Nicky Dicks took pole in his Curvent Porsche 996 RSR, 0.15 seconds ahead of Izak Spies’ Ultimate Outlaws McLaren Mp412-C, some 2½ seconds up on the Harp Motorsport Juno-Nissan of Francis Carruthers. Jimmy Giannoccaro took fourth on the grid in his G&H Transport Lamborghini Gallardo ahead of the Class D Bucketlist Racing VW Polo Supercup of Anthony Pretorius.
Kyle Robinson (AF Fans VW Polo SupaCup) and Mike Verrier’s AidCall VW Gold rounded out the grid.
Nicky Dicks made noo mistake and swept into an unchallenged lead chased by Carruthers in the Juno, nearly a minute behind after dealing with two separate gearbox issues.
Anthony Pretorius came home in a fighting third, 10 seconds adrift of the purpose-built sportscar. Kyle Robinson and Mike Verrier had their own battle while Jimmy Giannoccaro retired his Lamborghini after 45 minutes with an electrical problem that affected the gearbox.
The final rounds of the SA National Championship saw two GTO entries join the regular competitors with Joseph Ellerine a last-minute entry in a WCT Engineering-run Ginetta G57-Chev which duly took pole position.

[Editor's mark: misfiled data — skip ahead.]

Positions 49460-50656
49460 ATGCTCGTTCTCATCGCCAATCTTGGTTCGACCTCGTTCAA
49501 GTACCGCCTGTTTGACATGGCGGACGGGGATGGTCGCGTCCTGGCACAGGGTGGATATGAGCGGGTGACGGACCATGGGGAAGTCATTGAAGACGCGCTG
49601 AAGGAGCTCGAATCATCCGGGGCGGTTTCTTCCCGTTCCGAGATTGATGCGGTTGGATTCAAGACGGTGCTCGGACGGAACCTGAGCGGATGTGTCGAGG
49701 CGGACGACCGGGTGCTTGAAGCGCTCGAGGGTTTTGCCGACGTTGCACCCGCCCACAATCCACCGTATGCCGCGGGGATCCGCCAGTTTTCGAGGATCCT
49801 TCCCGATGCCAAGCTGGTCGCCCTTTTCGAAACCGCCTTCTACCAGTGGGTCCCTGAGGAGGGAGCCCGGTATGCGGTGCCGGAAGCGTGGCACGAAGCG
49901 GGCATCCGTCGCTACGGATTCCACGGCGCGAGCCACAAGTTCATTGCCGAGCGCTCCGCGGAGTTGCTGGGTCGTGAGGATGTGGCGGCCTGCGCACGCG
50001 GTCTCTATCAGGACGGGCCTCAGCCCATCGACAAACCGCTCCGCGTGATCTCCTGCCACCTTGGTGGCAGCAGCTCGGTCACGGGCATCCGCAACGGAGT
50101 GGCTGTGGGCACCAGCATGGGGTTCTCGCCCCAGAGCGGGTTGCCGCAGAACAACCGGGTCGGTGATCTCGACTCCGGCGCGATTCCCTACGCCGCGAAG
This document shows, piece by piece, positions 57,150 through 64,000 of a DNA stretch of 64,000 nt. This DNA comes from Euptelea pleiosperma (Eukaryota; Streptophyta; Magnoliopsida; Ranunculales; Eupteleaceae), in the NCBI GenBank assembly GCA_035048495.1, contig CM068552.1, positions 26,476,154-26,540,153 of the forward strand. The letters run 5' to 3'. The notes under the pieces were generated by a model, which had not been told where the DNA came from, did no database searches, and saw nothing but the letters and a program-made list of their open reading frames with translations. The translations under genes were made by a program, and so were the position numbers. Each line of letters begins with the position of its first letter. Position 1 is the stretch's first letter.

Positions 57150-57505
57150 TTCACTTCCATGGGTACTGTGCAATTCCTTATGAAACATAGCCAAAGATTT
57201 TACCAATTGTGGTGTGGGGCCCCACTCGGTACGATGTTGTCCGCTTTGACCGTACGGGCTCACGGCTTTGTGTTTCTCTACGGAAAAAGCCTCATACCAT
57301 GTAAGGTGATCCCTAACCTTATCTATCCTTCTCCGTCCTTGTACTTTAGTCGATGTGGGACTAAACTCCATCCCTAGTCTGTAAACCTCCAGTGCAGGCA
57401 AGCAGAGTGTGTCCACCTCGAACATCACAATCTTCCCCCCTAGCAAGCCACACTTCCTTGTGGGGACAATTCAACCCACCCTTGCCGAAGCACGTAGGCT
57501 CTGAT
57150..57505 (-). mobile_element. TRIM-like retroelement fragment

Michael Stephen, with his eye on his first GT3 title, lined up on the front row followed by an on-form Andrew Culbert in his Bigfoot Express Mercedes-AMG GT3 and the outgoing SA GT champion Silvio Scribante completing the second row of the grids in his Cemza Cement Lamborghini Huracan GT3.
Craig Jarvis planted his Ginetta on row three with Aldo Scribante (Scribante Concrete Lamborghini Huracan GT3 for company. Sun Moodley (Bigfoot Express Mercedes-AMG GT3) and Roelf du Plessis in his Ultimate Outlaws McLaren MP4 12C.
When the green lights flashed on, Ellerine blasted the Ginetta into the lead and never looked back. What made the youngster’s performance even more remarkable was he’d driven the car for the first time in the second free practice session only a few hours earlier. “It’s a phenomenal car to drive”, he enthused at the finish. “It redefines ‘on rails and handles like a go-kart on steroids.”